Where does the taste of your tap water come from?

 water tastes bad

The subject of water taste can be, well...subjective. After all, each individual has his or her specific palate for sensing flavors. But there are certain instances when water undeniably has a certain unpleasant flavor. The question is -- is this ok, or is this something you should worry about? Let's take a look at some (mostly) well-known facts...

The taste of tap water is geographically specific

And this is due to a number of local factors, including but not limited to the source of water, the distribution system, construction of pipes, fixtures in your home, weather/climate, surrounding businesses/industries, and the natural topography of the area your home sits upon.

Well and municipal water have different tendencies

According to the EPA, about 15% of the U.S. population uses well water. The rest are hooked up to municipal systems. Whereas most well water is ground water below the surface, municipalities can take their water from a number of sources, including rivers and lakes. The long journey from these sources -- through a treatment plant, underground through pipes, into your home and thru your tap provide a lot of room for variables. Anything the water contacts could affect its percieved taste or smell. 

Let’s take a look at some of the most common flavors of tap water, where their origin may be, and what you can do if you find it to be intolerable:

My water tastes earthy, muddy, or generally like dirt

This can happen when your tap water comes from surface water, where the bacteria lifecycle gives off a compound called geosmin. The human nose is sensitive to geosmin and can detect it at very small concentrations. Water on the acidic side can actually neutralize the production of what causes the taste and smell of dirt in water, though water with a low pH is typically associated other common household water issues. 

My water tastes metallic or bitter

Zinc, iron, manganese or copper can into your water supply and cause this problem. Any sort of galvanized water pipe leaves your water at risk for this. This can happen if your water has a low pH, which is a common reason metal dissolves into your water supply.

While iron and manganese occur naturally in water sources, particularly in groundwater in well areas, zinc can be a product of mineral erosion or corrosion of galvanized plumbing. Zinc can be associated with higher concentrations of other metals such as lead or cadmium, and can be a byproduct of coal-fueled generating stations, steel production, or burning of waste materials.

There are a number of dissolved solids (TDS) that can make your tap water appear to taste bitter or metallic, but few of them are harmful to your health at typical concentrations. A Culligan® Reverse Osmosis Filter can remove 99% of impurities from your water supply.

My water tastes like the local public swimming pool

Chlorine is used in the municipal water treatment process, mainly because it is the most cheap and effective option. Most concentrations of chlorine in tap water are not harmful to human, but the taste and smell can be a turnoff.

An increase in bacterial contamination can lead to a spike in chlorine taste and smell in municipalities. For example, algal blooms in the spring can give rise to bacteria deposits that force the treatment process to use more chlorine for a given period of time.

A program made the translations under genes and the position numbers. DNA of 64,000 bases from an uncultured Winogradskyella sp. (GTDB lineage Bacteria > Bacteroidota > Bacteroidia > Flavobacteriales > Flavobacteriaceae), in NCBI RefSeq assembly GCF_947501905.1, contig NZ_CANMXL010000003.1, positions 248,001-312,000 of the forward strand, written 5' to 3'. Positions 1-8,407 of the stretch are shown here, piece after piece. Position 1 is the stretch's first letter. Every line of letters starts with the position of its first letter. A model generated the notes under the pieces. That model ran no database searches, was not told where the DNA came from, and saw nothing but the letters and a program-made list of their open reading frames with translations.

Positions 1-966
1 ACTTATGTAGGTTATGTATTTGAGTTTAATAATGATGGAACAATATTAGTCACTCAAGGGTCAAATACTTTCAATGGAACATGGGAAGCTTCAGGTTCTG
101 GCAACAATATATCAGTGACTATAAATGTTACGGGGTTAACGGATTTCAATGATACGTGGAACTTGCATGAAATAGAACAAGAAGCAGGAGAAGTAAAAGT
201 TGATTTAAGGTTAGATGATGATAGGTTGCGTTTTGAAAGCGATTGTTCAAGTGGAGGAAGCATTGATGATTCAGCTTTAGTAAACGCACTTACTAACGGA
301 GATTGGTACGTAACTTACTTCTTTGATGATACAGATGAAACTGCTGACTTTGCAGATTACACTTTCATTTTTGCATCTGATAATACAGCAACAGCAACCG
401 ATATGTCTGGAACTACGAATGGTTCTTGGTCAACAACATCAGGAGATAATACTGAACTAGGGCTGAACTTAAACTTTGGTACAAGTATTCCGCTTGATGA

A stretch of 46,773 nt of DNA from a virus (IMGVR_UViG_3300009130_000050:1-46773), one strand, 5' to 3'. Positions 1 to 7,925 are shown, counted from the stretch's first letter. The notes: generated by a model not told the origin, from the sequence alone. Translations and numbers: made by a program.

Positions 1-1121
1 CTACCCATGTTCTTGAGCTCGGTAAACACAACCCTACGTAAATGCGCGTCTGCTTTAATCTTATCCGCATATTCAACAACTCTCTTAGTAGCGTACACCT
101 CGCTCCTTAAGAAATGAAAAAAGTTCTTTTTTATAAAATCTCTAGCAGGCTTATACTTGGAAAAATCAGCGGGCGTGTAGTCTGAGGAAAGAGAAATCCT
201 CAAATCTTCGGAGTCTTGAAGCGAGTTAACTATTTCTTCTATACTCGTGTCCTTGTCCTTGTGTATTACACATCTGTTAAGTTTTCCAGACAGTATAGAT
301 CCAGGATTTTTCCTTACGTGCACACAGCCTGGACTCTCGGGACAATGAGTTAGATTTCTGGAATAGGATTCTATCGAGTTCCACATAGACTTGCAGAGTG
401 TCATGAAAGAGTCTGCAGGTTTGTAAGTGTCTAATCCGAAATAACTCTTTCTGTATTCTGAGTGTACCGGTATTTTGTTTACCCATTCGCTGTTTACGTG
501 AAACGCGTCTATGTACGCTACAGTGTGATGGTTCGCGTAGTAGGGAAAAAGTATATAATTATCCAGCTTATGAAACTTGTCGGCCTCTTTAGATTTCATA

My water tastes salty

Dissolved solids from chloride, sulfate and magnesium – particularly sodium chlorides, are the main reason for your water’s salty taste. Seawater intrusion or salt deposits in your groundwater can be a main cause.

In cold weather climates, road salt deposits can dissolve into the surface water and filter into the water supply, however, there are no documented human health water crises attributed to this practice. 

A common misconception is that a water softener causes tap water to taste salty, but this is not the norm with a Culligan® HE Water Softener. If you own a Culligan product and feel it is malfunctioning, call your local Culligan dealer. Salty water from a softener is typically a regeneration cycle issue, whether it’s with the control head or a plugged drain line that can’t properly flush the resin tank at the end of the cycle.

Whether you own a Culligan product or not, your local Culligan dealer is an expert in solving issues with all brands of water softeners, and is happy to help.

What you can't taste can hurt you

Whether you can taste something is not directly related to what you should worry about. Some of the most poisonous elements that could be lurking in your water are actually odorless and tasteless, including arsenic, nitrates and lead.

Though your water tastes unpleasant, it’s likely not a cause for immediate health concern. Have your water tested for free by Culligan to know what is in your water, and what you can do if you want your tap water to have a more pure, clean taste.

IMPORTANT: Take action if you detect sudden changes

One indicator of some sort of malfunction with your home water supply -- or even your own body -- is a sudden change of taste or smell. You should know what your tap water tastes like. If one day you wake up and it tastes different, react accordingly. 

Test each faucet to see if it might be one water line or your entire home. If the taste in each faucet is similar, ask your neighbor if they notice any changes in their tap water. Even if you own a private well supply, your closest neighbors likely have similar external influences on their water supply.

In rare instances, a sudden change in taste can be a harbinger of a deeper health issue with how your brain receives information from your senses. This can range from simple sinus issues to strokes. Contact your physician if you feel a change in taste is a symptom of a larger cause of health problems.